A single gene for claustrophobia?

style="float: right; margin-bottom: 10px; font-weight: 600;"Wed 24th Jul, 2013

Do you panic when you are in a small space? Do you sweat, or shake; does your heart pound? A study in the March issue of Translational Psychiatry reports a genetic defect as the cause of claustrophobia in mice. This is the first time that a single gene has been shown to regulate claustrophobia, moving researchers one step closer to understanding this serious anxiety disorder.

The new research, led by Dr Hannelore Ehrenreich at the Max Planck Institute for Experimental Medicine in Göttingen, Germany, identified a defect in the Gpm6a gene associated with claustrophobia-like behavior in mice and claustrophobia in humans. Results also suggest the same gene could be a potential modifier of other human panic disorders and schizophrenia.

The Gpm6a gene codes for a protein abundant in neurons that was previously known to be affected by stress. The team genetically engineered mice to lack the Gpm6a gene, and that therefore could not produce GPM6 protein. These mice were placed in an Elevated Plus Maze (EPM), a standard test for anxiety in mice, which consists of two enclosed and two open corridors. Rodents avoid open spaces to hide from predators, but "anxious" mice, will instead explore the open corridors. However, the mice lacking Gpm6a preferred the open corridors, regardless of their stress level- a behavior similar to claustrophobia in humans.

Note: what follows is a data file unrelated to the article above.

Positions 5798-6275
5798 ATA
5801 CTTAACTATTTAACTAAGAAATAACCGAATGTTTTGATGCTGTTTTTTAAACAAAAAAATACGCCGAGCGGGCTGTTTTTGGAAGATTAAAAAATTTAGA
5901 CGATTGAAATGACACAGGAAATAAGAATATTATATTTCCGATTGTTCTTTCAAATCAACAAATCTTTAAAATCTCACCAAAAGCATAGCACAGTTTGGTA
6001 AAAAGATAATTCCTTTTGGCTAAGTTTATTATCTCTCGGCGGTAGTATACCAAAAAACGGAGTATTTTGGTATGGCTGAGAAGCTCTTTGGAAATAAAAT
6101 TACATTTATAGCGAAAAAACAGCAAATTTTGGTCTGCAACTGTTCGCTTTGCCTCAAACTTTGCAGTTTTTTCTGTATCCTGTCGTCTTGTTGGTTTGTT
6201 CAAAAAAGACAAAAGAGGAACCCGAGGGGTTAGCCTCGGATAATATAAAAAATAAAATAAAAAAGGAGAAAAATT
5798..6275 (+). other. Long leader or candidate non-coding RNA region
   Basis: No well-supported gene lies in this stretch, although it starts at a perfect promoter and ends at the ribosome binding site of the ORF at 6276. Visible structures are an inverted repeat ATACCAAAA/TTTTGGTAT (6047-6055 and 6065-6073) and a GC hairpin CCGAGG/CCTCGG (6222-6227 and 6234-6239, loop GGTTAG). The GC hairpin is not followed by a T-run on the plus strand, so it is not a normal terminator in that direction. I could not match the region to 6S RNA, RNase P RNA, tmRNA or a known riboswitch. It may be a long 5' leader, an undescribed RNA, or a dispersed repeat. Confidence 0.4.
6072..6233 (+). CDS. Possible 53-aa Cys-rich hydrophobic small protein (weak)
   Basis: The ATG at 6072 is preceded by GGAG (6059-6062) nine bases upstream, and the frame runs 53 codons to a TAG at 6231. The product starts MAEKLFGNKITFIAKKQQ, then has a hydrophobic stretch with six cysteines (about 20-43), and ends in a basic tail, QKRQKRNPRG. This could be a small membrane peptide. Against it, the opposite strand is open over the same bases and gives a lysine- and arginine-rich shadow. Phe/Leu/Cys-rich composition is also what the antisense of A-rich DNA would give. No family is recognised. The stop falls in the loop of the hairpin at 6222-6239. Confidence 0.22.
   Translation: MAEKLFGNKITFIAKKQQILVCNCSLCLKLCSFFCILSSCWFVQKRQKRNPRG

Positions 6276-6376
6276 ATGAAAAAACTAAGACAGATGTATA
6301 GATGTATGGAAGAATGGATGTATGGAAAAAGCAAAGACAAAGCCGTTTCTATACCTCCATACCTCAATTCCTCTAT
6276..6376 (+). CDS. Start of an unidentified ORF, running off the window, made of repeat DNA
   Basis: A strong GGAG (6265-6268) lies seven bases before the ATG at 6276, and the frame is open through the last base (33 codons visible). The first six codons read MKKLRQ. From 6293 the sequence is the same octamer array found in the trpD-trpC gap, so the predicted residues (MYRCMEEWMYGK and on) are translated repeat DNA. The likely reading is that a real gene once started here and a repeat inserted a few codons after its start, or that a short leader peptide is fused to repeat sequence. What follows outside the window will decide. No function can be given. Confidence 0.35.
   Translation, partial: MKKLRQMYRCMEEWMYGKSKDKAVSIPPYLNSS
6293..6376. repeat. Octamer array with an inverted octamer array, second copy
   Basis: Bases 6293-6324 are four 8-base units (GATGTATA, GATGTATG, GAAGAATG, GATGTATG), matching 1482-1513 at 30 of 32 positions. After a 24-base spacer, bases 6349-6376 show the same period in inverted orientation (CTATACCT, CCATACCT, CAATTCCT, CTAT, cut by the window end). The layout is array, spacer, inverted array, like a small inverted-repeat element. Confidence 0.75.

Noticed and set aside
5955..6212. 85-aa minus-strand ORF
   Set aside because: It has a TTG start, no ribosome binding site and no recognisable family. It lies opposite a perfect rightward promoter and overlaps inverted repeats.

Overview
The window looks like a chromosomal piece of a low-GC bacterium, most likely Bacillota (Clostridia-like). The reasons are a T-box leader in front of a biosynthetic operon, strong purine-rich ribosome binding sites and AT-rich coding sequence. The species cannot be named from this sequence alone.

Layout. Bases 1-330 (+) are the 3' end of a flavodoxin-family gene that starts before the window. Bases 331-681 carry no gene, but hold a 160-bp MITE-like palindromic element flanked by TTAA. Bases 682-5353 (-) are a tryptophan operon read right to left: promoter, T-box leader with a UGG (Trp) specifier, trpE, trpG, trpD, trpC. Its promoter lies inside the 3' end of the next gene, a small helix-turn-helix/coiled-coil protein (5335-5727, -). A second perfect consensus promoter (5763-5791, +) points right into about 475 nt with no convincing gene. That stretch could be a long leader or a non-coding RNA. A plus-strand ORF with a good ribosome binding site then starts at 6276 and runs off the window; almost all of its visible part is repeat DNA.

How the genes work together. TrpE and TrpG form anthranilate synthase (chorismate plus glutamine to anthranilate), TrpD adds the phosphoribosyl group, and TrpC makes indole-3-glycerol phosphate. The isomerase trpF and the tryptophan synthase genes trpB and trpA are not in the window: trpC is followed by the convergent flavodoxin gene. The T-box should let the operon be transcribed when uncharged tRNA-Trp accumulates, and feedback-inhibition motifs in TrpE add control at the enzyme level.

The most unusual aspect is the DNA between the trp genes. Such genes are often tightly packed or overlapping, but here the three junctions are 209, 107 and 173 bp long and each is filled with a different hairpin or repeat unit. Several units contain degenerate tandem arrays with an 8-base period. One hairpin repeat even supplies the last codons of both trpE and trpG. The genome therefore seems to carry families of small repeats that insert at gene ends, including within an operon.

It is unethical to perform genetic engineering on humans, so in order to find out whether these findings in mice could apply to humans, the GPM6A genes of claustrophobic and normal human subjects were sequenced and compared. The claustrophobic subjects had more of the rare genetic variations (known as polymorphisms) in their GPM6A genes, suggesting that the regulation of the gene is altered in claustrophobia. The authors suggest that these genetic variants act as claustrophobia-susceptibility genes.

The only known cause for claustrophobia is conditioning, meaning that an affected individual learns a panic response after a traumatic experience. But a large proportion of claustrophobia cases have an unknown cause. This new research shows for the first time that there might be a genetic risk for claustrophobia associated with alterations in a single gene.

Image by Melanie Wasser

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